The DICT, created only recently through Republic Act No. 10844, commits to hitting the ground running in implementing the plan. And to jumpstart the plan’s implementation, the DICT signed a Memorandum of Understanding (MOU) with the International Council of Electronics Commerce Consultants (EC Council), the world’s largest cybersecurity technical certification body.

MOU SIGNING. The DICT and EC-Council signs an agreement which has the latter providing cybersecurity training to the Philippines. Photo by Gelo Gonzales/Rappler

Building slowly

The DICT acknowledged that the state of the country’s cybersecurity is still in its infancy, notwithstanding the fact that various government agencies already put in place related initiatives.

“We need to be ready for the disruptive nature that technology brings. This is amplified further by the threats of cyberattacks and disruptive systems (mechanical or human errors), whether accidental or deliberate,” the DICT emphasized in the NSCP 2022.

In discussing the cyber threat landscape inundating the world and the Philippines, the NSCP 2022 named the sources of the threats, such as cyber criminals, cyber-enabled crimes, cyber-dependent crimes hacktivists, script kiddies, terrorists, non-state and state-sponsored threats, and insiders.

Also a component of the plan is the vision of achieving the state of having a “trusted and resilient infostructure.”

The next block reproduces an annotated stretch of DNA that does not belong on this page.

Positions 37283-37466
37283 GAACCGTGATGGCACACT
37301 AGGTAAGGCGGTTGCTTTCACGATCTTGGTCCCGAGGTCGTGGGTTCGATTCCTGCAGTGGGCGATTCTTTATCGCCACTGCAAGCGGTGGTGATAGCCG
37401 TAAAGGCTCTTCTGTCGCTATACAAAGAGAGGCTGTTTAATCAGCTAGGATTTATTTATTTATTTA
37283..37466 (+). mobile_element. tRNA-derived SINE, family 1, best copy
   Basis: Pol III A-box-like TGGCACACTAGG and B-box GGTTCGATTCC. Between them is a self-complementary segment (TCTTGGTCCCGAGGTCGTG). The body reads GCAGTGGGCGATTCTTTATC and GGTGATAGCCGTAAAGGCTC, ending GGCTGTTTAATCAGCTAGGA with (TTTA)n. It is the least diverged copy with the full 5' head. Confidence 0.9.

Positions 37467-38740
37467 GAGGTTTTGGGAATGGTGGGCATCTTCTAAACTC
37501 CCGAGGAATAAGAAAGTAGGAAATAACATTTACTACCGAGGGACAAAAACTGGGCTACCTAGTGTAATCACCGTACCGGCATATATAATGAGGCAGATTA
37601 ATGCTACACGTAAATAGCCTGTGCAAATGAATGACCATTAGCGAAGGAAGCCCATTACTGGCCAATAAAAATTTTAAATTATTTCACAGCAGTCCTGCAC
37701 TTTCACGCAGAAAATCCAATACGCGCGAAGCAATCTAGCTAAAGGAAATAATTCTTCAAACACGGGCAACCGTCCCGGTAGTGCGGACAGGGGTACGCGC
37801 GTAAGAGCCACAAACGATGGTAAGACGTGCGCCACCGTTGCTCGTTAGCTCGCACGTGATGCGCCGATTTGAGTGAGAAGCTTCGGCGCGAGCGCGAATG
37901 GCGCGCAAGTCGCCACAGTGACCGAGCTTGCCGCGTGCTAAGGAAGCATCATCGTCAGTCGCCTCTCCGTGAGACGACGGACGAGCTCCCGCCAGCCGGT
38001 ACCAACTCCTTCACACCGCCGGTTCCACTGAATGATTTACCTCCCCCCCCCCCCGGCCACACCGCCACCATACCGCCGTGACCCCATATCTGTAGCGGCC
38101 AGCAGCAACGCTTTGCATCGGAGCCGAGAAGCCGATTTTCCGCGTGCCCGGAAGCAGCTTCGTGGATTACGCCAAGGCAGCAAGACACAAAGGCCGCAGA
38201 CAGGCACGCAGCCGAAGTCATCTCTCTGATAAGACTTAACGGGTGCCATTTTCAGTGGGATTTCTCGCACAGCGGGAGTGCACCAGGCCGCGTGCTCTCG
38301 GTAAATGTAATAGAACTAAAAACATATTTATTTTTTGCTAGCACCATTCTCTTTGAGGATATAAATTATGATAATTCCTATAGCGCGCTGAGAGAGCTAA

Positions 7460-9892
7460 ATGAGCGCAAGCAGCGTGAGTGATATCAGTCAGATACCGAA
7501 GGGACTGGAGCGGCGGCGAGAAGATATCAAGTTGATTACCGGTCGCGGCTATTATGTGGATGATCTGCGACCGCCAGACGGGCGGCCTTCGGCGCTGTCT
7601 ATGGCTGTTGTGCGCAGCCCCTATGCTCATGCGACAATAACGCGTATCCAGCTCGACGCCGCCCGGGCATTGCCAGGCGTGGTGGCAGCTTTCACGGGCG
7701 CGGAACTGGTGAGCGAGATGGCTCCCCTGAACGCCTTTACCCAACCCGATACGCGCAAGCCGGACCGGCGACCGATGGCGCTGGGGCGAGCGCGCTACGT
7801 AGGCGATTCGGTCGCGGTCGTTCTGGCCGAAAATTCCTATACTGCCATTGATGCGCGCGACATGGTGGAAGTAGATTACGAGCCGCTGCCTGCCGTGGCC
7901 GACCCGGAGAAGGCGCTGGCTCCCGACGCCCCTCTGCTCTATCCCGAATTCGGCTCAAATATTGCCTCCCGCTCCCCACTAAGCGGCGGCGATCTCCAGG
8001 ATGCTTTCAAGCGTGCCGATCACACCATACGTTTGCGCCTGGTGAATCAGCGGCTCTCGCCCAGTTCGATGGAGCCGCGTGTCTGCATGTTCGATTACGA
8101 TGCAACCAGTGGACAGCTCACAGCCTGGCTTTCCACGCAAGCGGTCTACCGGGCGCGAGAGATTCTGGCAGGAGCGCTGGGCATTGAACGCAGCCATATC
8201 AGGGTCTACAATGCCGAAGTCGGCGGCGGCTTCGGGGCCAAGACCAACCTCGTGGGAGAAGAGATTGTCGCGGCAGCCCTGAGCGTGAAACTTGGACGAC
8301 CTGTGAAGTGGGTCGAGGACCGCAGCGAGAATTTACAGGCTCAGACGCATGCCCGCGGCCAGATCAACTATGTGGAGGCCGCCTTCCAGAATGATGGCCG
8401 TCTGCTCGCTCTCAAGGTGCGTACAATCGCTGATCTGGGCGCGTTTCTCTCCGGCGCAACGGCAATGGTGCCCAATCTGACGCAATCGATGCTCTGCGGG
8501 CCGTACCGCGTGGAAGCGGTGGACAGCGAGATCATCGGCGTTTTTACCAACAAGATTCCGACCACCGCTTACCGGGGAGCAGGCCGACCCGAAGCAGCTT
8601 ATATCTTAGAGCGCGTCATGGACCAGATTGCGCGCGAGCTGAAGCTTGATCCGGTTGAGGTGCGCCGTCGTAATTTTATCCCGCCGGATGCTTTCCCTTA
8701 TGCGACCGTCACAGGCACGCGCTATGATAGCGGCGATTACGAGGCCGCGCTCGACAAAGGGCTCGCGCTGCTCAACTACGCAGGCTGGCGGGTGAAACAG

To accomplish the said state, the DICT identified four mission objectives: to systematically and methodically harden the CII for resiliency; to prepare and secure government infostructure; to raise awareness in the business sector on cyber risks and use of security measures among businesses to prevent and protect, respond and recover from attacks; and to raise awareness of individuals on cyber risks among users as they are the weakest links, they need to adopt the right norms in cybersecurity.

MAN IN THE MIDDLE. Salalima believes that when a government is able to 'cybersecure' its constituents, they are able to write, talk and communicate more freely. Photo by Gelo Gonzales/Rappler

On the other hand, the NSCP 2022’s strategic initiatives will cover strategic programs in the improvement of security resiliency of the CII and government, public, and military networks to deal with sophisticated attacks; intensifying efforts in fostering the adoption of cybersecurity measures among individuals and businesses; and increasing the pool of cybersecurity experts.

Collaborative gameplan